“Let us design medicines to help save lives” – but maybe there are too many people on the planet, no one likes to die in a hospital. Can we not make meaning with the time that we have?
Systems of logic have also led us to caves called shopping malls where they inject your eyeballs with unnatural light, they present you with pictures of people who get abused and abuse themselves to look good so that you can buy mutant chickens from scientifically enhanced animal concentration camps. These systems make sense because of the numbers. This is so that the few people who this system does work for can overeat, spend their time on the internet feeling jealous about people who they barely know, travel around the world and take pictures of “exotic” cultures, and qualify their status to others by driving fast cars that consume too much petrol.
These are just a few examples, and it is quite pessimistic, but that doesn’t mean it’s not true. The main gist is that I feel that systems of logic have made it more difficult for people to be kind and live fulfilled lives. I feel that the world that has been created makes people more concerned with “what” rather than “why”, how much they have rather than how they feel. Not only are these systems unsustainable, but they are often cruel.
You’ve noted that destruction, chaos and confusion can lead to catharsis and freedom. How so?
Destruction leaves space for rebuilding, chaos leaves space for order, and confusion leaves space for clarity. But on the other hand, just because something is constructive, ordered and/or clear sighted doesn’t mean that it is virtuous. I don’t think I need to extrapolate on organisational regimes that have had these three qualities but have been awful.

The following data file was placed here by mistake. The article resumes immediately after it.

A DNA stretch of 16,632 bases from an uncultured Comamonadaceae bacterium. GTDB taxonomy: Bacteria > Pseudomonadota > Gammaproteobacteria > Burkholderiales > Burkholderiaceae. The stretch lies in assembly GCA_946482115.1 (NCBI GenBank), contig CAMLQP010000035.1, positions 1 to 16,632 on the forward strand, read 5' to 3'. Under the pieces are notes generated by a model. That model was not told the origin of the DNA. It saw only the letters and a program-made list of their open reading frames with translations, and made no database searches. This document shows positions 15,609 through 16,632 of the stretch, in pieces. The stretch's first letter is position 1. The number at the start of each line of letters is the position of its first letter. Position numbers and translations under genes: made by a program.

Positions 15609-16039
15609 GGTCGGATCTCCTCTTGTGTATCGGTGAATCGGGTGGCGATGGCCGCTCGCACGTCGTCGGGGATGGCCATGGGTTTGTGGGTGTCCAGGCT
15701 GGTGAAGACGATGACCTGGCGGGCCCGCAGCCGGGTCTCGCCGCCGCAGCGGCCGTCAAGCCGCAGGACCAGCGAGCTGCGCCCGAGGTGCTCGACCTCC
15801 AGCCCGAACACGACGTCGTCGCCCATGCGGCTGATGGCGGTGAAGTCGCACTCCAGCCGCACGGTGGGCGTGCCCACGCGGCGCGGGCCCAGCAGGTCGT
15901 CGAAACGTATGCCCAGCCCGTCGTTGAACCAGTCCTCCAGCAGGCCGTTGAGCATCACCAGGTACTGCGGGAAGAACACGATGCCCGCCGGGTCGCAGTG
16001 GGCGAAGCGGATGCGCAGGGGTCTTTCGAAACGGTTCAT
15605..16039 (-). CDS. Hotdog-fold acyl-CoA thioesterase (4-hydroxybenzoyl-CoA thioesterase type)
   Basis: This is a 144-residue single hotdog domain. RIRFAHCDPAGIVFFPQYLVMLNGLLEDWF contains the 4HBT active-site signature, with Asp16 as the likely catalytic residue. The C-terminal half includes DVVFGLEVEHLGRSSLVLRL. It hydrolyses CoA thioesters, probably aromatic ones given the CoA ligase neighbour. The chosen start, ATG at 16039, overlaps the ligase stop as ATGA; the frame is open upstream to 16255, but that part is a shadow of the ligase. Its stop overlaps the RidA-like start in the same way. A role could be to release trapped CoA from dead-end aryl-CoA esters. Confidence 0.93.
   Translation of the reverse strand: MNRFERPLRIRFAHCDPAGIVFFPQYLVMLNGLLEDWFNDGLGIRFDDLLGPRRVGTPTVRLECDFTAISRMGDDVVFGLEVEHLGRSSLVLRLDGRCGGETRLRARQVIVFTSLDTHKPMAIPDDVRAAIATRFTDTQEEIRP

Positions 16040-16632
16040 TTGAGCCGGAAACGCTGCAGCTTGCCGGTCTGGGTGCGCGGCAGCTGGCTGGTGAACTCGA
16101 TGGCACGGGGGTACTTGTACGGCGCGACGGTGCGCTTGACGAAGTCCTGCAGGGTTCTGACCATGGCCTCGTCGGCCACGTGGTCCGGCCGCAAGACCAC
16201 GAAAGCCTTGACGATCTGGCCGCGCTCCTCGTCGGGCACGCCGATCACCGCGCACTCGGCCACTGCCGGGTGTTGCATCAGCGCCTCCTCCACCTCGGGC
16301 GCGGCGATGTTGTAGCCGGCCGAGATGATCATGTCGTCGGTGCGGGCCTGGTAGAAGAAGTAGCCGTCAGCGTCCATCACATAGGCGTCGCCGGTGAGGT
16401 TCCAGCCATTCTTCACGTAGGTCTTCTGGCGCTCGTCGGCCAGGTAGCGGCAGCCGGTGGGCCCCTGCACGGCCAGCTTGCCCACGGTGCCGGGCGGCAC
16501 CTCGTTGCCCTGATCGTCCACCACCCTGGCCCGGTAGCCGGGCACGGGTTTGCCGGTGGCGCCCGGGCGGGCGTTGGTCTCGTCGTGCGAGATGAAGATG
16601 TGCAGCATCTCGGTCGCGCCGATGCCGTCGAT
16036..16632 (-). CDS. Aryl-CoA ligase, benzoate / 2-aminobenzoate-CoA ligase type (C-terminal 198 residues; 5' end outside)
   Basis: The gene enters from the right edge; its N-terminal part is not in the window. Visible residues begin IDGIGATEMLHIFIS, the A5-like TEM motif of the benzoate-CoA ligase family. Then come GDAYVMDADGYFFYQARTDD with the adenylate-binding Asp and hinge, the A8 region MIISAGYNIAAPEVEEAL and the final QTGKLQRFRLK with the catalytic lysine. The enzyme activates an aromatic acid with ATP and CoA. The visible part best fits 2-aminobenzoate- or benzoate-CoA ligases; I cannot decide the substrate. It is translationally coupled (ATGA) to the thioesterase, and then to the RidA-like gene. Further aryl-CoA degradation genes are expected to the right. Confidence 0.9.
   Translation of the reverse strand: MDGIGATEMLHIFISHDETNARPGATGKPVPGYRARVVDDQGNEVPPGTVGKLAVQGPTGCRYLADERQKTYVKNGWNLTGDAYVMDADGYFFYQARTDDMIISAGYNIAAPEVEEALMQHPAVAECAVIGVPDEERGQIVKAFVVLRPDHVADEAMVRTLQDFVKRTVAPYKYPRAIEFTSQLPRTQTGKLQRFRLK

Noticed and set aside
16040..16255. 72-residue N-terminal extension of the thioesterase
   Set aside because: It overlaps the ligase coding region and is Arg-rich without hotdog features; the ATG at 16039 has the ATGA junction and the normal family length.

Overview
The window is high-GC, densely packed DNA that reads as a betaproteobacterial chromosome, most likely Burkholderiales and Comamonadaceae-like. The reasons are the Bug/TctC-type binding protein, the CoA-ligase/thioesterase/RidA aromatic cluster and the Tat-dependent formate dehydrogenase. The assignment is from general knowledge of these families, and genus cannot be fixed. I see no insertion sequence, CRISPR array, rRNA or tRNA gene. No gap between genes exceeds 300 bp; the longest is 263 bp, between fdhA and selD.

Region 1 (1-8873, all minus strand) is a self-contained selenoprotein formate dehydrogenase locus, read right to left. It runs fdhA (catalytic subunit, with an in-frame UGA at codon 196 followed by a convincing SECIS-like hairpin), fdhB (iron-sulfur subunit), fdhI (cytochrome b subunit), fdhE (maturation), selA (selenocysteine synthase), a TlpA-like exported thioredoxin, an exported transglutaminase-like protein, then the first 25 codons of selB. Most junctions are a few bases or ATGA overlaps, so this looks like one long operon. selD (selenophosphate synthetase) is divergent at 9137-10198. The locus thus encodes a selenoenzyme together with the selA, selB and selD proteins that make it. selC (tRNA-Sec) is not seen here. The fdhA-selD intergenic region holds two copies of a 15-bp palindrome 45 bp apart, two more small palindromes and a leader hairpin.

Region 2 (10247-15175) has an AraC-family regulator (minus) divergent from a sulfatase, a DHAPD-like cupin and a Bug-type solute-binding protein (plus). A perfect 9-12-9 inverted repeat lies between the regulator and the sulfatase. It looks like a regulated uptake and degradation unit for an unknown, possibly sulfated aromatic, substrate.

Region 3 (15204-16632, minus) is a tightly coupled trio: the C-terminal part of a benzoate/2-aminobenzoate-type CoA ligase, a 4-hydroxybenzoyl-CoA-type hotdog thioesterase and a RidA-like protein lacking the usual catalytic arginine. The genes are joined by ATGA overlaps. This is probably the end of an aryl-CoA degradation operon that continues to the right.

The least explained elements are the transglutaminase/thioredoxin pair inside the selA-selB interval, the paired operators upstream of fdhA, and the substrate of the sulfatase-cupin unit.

How did your recent photographic collaboration with Anthony Bila come about? And why did you decide to physically insert yourself into the works?
I like Anthony, his work and what he stands for. We’ve been talking about collaborating for a while and thought it would be cool to do a BTS shoot for my current exhibition. In terms of photography, I think one of Anthony’s strongest points is his ability to create a narrative or tell a story. So I suppose these portraits serve as insight into my studio environment and serves as a context out of which the show, Catastrophes, emerges. Its also the beginning of a larger collaboration between Anthony and I. But I’m keeping my mouth zipped for now…
What materials and mediums did you use? Was the process a catastrophic one?
In terms of the materials used for the sculptures and photographs in the exhibition, I used almost anything I could find. This gave me the opportunity to create awkward juxtapositions between materials that are monumental and materials that are non-valuable/transient. These materials include concrete, silicon, steel, gravel, resin, PVA, fiberglass, broken glass, masking tape, cello-tape, gaffer tape, drop sheets, paper and other kinds of plastics. Many of the sculptures begin with the process of burning plastic, an everyday process for many people in Johannesburg who repurpose and salvage metals as a means of living. So yes, the process is catastrophic. This way of working means that I make sense of something that straddles the boundary between a mess and an art object, and herein I work with the material to create something that is legible, to create sense from chaos.
What has changed in your personal outlook since embarking on this creative process?
I suppose it’s changed my outlook on how the world can be made sense of – that fluid boundary between what one considers as abject and what one considers as dignified.